Garage Find: 1969 Morgan 4/4 1600

There are few British automotive marques with more history than the Morgan Motor Company, and for many their offerings represent the pinnacle of tradition and craftsmanship. This 1969 Morgan 4/4 is located in Los Angeles, California, and is listed here on eBay with a Buy It Now price of $12,900.

The Morgan Motor Company was founded in 1910 and initially produced three-wheeled runabouts. Popular due to their price, economy of operation, and the fact that they were taxed as motorcycles rather than cars, early racing success didn’t hurt, either, and soon demand for the cars outstripped production capacity. Yet as less expensive four-wheelers came on the market, Morgan found the three-wheelers less able to compete with the greater comforts in increased stability offered by the new cars’ geometry, and the company added a four-wheeled model to its roster in 1936: the first 4/4.

This first series car bore only a superficial resemblance to its successor, which was introduced in 1955. This new 4/4 was, in essence, a +4 with a smaller engine. Initially fitted with a 1,172 cc Ford powerplant making a blistering 36 hp, the Series II Morgan 4/4 was capable of a top speed of 75 mph and went from zero to sixty in 26 seconds. New series would come and go over the years, as older engines passed out of production and new engines became available. With the conclusion of Series V in 1968, Morgan decided on a new naming convention: the next 4/4 would be known as the 1600, referring to the 1,599 cc Ford Kent engine, making either 70 or 95.5 brake horsepower, depending on version.

That would be the engine that is not currently installed in this car, though it is included in the sale. There’s no word on what caused the engine to be pulled, but these Ford Crossflow engines went into nearly everything– including the 1971-1973 Pinto. What we can see of the interior looks salvageable: while the dash seems to be in very good shape, that steering wheel probably has to go. The seller states that the rest of the interior, including the seats, are present. There are no pictures of the underside, but seller indicates that the frame is solid. The body panels seem straight and the leather strap that holds the hood in place does not seem to have rotted away. This bodes well for the wood frame that supports the body structure.

Because, of course, Morgans are made of wood. They always have been, and probably always will be. They are hand-built, if not quite bespoke vehicles. Even today, the same techniques (and in some cases, machinery) are used as were applied in the first decade of the company, and a wait of several months or even several years between order and delivery is common. This 1969 4/4 is, in many ways, a similar car to the first Series II car that produced in 1955, just as it is extremely similar to the latest 4/4 to come out of the Malvern Link factory this year. Tradition, continuity, timeless style and, with only around 800 vehicles produced each year, rarity– these are the hallmarks of the Morgan brand, and powerful arguments for ownership.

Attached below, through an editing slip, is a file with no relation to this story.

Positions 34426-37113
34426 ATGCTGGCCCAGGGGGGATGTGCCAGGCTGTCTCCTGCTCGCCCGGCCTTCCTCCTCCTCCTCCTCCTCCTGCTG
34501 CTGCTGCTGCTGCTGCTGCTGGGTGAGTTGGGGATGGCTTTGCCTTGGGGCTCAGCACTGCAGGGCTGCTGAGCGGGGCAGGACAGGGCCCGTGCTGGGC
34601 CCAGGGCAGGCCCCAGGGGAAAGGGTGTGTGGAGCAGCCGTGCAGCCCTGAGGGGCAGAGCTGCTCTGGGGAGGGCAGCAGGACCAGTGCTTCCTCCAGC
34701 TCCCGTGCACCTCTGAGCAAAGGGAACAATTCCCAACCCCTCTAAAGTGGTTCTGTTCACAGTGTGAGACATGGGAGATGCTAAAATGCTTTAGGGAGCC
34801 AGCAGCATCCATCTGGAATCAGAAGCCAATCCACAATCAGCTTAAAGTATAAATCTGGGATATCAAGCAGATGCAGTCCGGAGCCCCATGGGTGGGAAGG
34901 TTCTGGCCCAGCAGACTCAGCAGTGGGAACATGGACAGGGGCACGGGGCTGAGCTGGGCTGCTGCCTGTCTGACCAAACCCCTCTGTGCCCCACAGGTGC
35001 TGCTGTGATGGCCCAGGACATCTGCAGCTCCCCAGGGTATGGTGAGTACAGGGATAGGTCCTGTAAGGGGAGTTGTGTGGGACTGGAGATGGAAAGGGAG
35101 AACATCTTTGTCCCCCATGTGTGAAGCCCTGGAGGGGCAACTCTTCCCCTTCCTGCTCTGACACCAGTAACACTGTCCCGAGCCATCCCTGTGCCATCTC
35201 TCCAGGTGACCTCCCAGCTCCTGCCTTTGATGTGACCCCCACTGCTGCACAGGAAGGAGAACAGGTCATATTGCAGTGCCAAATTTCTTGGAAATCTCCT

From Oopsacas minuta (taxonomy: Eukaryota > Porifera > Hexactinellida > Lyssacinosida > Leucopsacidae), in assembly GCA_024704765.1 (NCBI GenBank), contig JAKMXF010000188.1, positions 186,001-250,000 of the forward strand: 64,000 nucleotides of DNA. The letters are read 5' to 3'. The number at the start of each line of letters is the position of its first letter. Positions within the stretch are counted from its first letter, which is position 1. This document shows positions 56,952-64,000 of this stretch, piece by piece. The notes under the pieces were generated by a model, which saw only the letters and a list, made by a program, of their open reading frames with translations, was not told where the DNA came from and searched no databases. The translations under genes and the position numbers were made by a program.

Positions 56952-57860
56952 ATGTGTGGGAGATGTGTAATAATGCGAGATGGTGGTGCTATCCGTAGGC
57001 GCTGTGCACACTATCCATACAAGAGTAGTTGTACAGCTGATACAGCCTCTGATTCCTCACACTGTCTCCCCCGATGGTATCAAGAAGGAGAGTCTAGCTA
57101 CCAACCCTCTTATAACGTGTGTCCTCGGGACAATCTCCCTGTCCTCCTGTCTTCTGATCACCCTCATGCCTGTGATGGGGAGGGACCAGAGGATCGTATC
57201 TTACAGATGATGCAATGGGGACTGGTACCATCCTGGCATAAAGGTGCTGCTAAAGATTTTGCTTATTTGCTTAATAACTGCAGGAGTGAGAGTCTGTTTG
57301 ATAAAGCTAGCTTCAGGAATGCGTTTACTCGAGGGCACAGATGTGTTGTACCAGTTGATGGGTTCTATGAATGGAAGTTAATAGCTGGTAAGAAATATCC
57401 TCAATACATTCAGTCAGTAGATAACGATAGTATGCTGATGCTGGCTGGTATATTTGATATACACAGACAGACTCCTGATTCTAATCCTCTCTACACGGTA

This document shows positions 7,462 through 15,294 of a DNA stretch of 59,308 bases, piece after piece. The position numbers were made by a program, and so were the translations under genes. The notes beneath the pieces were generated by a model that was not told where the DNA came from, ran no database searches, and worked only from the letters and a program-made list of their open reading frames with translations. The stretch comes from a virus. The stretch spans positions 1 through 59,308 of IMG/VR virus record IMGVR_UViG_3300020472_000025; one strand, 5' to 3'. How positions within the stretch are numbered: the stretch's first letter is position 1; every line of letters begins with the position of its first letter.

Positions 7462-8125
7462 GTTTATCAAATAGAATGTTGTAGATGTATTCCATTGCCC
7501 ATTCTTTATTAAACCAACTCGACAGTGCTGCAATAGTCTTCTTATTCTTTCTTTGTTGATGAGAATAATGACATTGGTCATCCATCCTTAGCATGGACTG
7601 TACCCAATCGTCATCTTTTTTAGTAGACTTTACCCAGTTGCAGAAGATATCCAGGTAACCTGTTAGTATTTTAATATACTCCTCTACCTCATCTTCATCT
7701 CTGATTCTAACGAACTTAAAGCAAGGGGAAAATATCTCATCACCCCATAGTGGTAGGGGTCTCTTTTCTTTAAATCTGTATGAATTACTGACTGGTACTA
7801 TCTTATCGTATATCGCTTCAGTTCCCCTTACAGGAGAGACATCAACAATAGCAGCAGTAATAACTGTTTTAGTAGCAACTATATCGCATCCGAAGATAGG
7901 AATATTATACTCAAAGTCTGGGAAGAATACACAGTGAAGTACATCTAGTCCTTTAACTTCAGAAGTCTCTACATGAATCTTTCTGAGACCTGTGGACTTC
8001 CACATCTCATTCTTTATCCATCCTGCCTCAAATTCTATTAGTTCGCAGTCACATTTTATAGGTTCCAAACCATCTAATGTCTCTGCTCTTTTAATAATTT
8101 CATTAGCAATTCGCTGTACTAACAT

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  1. bobhess bobhess Member

    Could be a fun project. One thing to remember about the steering wheel was that a huge number of sports car owners, me included, changed out the steering wheels to have one smaller and more comfortable to drive with. Some of the cars had wheels so big it was difficult to get into the cars and the narrow plastic rims required driving gloves just to be able to hold on to them. Never changed the wheel on our ’53 MGTD but it was a pretty lousy driving car with the original. That’s a period looking wheel on the Morgan and will make it a fine driver.

    Like 4
  2. Laurence

    Appears to be a good project car that could be completed in a reasonable period of time. If the engine is in good shape, then it could go back in. If in need of too much, Triumph TR four cylinders would fit quite easily. I would keep the existing colour scheme, put in a more traditional steering wheel, and give it Lucas PL-700 tri-bar headlamps.

    Like 1
  3. Gary Rhodes

    302 stroker/5spd would be a lively combo in it.

    Like 2
    • Henderson

      What’s a “stroker”

      • Ted R. Pierson

        A motor with a longer crank stroke (intake/compression) to increase the displacement of a motor.

  4. Terrry

    My brother in law had one of these, with a 1.6 Ford converted to propane so it could pass U.S emissions. After getting tired of finding propane fueling stations, he had the motor pulled and replaced it with a Honda S2000 drive train. It wasn’t a difficult swap and turned the car into a beast. He eventually sold it, where it ended up in British Columbia.

    Like 2
  5. Jim Dandy

    Dem Morgans were pretty hoarses.

    Like 2
    • Gary

      NOT named after the horse but Henry Morgan, the founder of the company, though I agree, when you speak of true horse power, those are wonderful.

      Like 2
  6. Chinga-Trailer

    Today this will seem rather gutless with the little Ford engine. The TR powered cars had a lot more grunt.

  7. Dick

    Company founded in 1909.

  8. Ralphie

    It looks like a Volvo B20E would fit nicely and give a nice increase in power, without going overboard. But I would not stay with D-Jetronic if I went this route.

    • Dick

      We have owned our Morgan 4/4 with the Ford cross flow 1600 GT since ‘74. 95 hp in a 1600 pound vehicle is more than adequate. That engine has myriad ways that performance can be increased. Put a Volvo 1800 in it and you will lose some of the light handling characteristics of the 4/4.

      Like 1
  9. Christopher Gentry

    I know nothing about Morgan’s other than I like em. But this seems a better deal for the money than the pair of TR3 in the other listing

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